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The Bhaktirasāmṛtasindhubindu of Viśvanātha Cakravartin
Journal of the American Oriental Society
Vol. 94, No. 1 (Jan. - Mar., 1974), pp. 96-107
Published by: American Oriental Society
Stable URL: http://www.jstor.org/stable/599733
Page Count: 12
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Viśvanātha Cakravartin (ca. 1660-1754 A. D.) of the Caitaṇya school of Bengal Vaiṣṇavism, who spent most of his life at Vṛndāvana enjoys a great reputation amongst the Caitaṇyites even today as a writer and commentator of the classics of Bhakti. The work, whose translation follows, is a condensed rendering of the famous Bhaktirasāmṛtasindhuḥ by Rūpa Goswāmin, Caitanya's most brilliant disciple and theologian. It systematically explains the various kinds and stages of devotion to Kṛṣṇa. Under the category of 'ritualistic devotion' (vaidhiḥ bhaktiḥ) it enumerates the constituent parts of Kṛṣṇa-worship, the offences against this worship, the power of the name of Hari and the sins against it. The greater part of the exposition is devoted to 'passionate devotion' (rāgānugā bhaktiḥ) leading up to highest love (premā). It is highly interesting because of its religious psychology which utilizes and adapts the insights arrived at by the Indian literary critics. The work has gained a certain actuality because of the quite rapid expansion of the Kṛṣṇa-Consciousness-Movement, whose founder (a Caitaṇyite from Bengal) follows in his popular writings more or less the ideas developed in the Bhaktirasāmṛtasindhubinduḥ.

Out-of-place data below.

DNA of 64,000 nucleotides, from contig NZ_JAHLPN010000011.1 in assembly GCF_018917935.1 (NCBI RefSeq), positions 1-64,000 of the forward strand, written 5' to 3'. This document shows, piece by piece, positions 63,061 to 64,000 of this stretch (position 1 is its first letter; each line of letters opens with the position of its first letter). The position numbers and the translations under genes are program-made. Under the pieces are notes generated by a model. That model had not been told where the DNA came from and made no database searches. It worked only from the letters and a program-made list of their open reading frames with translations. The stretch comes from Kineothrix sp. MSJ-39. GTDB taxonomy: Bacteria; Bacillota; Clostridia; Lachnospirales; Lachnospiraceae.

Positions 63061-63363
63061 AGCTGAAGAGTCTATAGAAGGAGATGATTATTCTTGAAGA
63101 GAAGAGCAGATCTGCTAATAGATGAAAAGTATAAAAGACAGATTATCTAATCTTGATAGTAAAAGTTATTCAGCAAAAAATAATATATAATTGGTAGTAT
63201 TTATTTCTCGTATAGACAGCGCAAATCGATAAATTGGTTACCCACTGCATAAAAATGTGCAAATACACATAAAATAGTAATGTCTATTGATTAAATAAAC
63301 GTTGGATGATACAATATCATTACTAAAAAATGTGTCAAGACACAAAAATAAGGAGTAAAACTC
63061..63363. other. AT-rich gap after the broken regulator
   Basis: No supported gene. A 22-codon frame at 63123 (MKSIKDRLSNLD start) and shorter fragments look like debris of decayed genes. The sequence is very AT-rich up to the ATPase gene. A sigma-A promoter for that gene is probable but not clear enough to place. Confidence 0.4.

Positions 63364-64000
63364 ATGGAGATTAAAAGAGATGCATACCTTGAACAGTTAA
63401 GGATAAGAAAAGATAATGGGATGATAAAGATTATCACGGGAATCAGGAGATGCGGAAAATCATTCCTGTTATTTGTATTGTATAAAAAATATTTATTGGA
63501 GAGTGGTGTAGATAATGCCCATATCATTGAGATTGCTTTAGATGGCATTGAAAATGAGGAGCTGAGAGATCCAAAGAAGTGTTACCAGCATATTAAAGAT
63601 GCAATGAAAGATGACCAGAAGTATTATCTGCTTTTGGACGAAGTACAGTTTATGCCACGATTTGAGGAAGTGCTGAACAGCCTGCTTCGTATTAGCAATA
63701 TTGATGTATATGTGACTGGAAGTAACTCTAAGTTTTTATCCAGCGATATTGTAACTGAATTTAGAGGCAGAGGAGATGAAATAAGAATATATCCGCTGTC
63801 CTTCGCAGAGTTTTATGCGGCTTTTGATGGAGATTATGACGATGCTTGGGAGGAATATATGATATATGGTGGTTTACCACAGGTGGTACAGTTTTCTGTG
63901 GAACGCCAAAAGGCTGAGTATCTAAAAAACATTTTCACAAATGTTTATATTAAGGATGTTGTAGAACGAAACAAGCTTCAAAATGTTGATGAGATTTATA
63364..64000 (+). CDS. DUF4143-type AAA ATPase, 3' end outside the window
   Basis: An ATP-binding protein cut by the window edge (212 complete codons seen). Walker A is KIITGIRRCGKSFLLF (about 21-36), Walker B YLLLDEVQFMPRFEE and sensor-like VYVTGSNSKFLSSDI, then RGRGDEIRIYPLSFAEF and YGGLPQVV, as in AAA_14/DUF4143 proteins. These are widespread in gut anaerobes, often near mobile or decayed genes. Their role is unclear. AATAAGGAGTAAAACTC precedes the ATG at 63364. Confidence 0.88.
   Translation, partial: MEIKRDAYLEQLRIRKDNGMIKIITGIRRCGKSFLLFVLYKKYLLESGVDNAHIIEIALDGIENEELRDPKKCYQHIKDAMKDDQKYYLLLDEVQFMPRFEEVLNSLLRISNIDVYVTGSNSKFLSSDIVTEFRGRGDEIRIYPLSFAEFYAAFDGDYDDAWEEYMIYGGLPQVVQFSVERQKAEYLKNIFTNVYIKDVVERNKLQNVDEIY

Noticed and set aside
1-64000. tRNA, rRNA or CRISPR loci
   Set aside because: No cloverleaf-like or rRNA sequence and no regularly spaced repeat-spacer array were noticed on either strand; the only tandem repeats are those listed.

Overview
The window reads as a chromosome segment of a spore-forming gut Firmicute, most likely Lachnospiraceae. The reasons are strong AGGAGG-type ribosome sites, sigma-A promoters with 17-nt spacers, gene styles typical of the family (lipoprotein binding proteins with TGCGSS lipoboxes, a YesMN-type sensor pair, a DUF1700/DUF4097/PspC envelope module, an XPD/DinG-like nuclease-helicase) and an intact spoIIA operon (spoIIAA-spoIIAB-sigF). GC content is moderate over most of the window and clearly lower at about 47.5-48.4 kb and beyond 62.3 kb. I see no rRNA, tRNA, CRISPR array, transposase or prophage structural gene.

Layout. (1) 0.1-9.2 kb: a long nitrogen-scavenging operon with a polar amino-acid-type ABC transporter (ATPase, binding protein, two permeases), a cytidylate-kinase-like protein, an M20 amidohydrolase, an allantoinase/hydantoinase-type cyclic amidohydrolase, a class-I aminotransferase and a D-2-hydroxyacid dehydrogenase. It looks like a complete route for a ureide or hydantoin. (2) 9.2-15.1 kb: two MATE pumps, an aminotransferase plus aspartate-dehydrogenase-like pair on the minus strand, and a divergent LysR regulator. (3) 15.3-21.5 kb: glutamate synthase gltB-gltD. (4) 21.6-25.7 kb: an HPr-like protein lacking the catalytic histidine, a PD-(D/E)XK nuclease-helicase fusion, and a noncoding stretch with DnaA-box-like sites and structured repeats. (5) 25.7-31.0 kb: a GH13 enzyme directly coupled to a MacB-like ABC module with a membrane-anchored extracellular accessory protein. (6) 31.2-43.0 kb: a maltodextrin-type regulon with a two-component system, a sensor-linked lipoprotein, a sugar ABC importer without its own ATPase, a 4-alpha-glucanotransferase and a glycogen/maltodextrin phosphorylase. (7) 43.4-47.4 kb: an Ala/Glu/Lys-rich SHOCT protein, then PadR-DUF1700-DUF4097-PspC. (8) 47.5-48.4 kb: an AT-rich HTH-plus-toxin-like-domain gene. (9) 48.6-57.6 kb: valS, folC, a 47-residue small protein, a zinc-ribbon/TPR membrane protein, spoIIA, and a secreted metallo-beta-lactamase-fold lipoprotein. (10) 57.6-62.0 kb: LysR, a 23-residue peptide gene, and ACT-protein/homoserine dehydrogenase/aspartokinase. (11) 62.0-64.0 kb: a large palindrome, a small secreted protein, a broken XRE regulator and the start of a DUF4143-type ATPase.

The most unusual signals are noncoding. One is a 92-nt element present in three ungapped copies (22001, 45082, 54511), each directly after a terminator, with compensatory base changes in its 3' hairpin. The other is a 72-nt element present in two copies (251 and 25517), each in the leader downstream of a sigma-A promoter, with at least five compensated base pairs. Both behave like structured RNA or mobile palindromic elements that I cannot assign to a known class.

Journal of the American Oriental Society © 1974 American Oriental Society